The Cincinnati Zoo said Thursday it will re-open its gorilla exhibit next week with a higher, reinforced barrier after a 3-year-old boy got into the enclosure, leading to the primate’s fatal shooting.
Zoo spokeswoman Michelle Curley said the outer barrier will now be 42 inches high a half foot taller than before with solid grove rays on top and at the bottom, plus knotted tether net at the bottom.
The zoo said there had been no earlier infringes in Gorilla World’s 38 -year history and that the previous obstacle had extended multiple inspections by the Association of Zoos and Aquariums, which accredits zoos.
“Our exhibit starts over and above standard safety requirements, but in light of what happened, we have modified the outer public impediment to realize entryway even more difficult, ” zoo director Thane Maynard said in a statement.
Meanwhile, a prosecutor was refreshing the police investigation into the parent education the boy, who fell some 15 paws Saturday into a shallow moat after apparently clambering over the barrier. A special response squad shot and killed 17 -year-old Harambe after concluding the boy’s life was at stake.
Friday is “the earliest” Hamilton County Prosecutor Joe Deters will make a decision on indictments, spokesman Triffin Callos said. Legal experts have told The Associated Press that a prosecution in the case seems unlikely.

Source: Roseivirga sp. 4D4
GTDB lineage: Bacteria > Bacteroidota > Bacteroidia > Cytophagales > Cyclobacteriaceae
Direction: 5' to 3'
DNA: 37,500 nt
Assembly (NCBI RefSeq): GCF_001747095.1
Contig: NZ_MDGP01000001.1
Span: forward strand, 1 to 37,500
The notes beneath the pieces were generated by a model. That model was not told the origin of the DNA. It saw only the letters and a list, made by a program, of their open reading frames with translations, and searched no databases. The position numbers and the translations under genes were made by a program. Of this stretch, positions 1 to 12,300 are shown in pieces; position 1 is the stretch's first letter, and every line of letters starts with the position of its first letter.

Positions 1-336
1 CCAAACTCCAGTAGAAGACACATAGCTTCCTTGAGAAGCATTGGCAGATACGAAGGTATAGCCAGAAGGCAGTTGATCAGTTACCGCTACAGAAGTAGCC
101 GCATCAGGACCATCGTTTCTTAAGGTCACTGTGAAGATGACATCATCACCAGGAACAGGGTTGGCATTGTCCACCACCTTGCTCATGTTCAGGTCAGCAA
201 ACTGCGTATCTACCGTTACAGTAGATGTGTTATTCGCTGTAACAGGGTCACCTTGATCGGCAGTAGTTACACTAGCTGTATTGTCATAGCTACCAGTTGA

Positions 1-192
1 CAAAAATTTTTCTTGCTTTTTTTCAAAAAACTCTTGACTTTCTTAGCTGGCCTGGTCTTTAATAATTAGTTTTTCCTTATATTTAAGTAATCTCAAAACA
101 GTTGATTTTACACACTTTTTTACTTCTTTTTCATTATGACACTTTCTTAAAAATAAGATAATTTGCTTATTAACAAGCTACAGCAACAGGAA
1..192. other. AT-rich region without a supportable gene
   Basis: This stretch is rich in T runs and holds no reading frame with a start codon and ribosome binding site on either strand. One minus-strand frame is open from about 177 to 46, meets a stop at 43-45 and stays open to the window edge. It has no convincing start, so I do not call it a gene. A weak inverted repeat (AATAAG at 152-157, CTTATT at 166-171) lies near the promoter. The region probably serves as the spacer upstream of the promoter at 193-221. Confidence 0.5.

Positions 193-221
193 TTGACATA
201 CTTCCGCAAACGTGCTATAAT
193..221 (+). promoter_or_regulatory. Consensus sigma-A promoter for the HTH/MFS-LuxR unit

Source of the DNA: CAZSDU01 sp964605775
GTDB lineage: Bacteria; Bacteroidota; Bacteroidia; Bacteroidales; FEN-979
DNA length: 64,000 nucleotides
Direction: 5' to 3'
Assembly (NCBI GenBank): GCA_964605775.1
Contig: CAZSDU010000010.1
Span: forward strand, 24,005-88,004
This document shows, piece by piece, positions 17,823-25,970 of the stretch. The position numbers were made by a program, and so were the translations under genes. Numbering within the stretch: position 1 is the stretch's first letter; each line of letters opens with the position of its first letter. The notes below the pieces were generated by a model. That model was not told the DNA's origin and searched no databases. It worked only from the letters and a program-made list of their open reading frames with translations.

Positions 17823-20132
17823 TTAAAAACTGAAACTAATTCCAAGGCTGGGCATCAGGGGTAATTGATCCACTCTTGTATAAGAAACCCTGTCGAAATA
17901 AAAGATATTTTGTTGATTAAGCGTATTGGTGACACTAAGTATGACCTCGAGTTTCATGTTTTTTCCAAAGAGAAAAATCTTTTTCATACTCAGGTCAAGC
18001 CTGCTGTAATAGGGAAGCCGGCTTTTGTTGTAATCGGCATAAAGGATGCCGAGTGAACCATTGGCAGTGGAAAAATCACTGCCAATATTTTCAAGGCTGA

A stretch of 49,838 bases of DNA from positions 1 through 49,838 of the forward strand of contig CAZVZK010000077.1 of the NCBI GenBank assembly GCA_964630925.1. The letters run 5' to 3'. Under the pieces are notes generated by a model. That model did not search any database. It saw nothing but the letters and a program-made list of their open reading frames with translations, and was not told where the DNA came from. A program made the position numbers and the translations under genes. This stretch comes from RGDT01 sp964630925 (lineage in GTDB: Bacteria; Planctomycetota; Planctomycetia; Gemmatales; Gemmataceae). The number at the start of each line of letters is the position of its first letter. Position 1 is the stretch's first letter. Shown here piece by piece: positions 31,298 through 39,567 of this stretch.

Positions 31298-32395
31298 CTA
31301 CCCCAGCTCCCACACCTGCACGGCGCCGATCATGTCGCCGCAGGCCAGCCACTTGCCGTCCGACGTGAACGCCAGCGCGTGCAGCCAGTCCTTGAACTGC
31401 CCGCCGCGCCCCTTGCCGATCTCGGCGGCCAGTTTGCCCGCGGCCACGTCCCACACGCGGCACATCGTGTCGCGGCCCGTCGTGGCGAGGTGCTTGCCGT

A Cincinnati police report relates the boy’s baby as Michelle Gregg, 32, who works at preschool near Cincinnati. The child’s father-god isn’t appointed in such reports, and it’s not clear whether he was at the zoo Saturday.
The boy’s family has said he is doing well at home after being treated at a infirmary Saturday evening. Police said he had scrapes to on his head and knee.
“The child was alert and talking, ” the police report stated.
A spokeswoman said the family solicits privacy and has no further comment on the investigation.
University of Dayton law professor Lori Shaw said child endangering instances are involved and fact-specific. She said Ohio law requires that the accused be found “reckless” and to have disclosed small children to “substantial risk, ” or a strong possibility of harm.
Police exhausted 911 videotapes on Wednesday highlighting the distraction and terror in the moments when the boy plunged into the gorilla exhibit.
“He’s dragging my son! I can’t watch this! ” a woman says in the 911 call on Saturday. As she alleges for help, she shouts at her son frequently: “Be calm! “
A record of police entitles pictures nine instants overtaken between the first disaster call about the boy falling into the paddock and when the child was safe.
The police report states that witnesses said the gorilla initially appeared to be protecting the child, but after observers began screaming, he grew “agitated and scared” and began dragging the child.
The boy’s family has expressed gratitude to the zoo for protecting his life.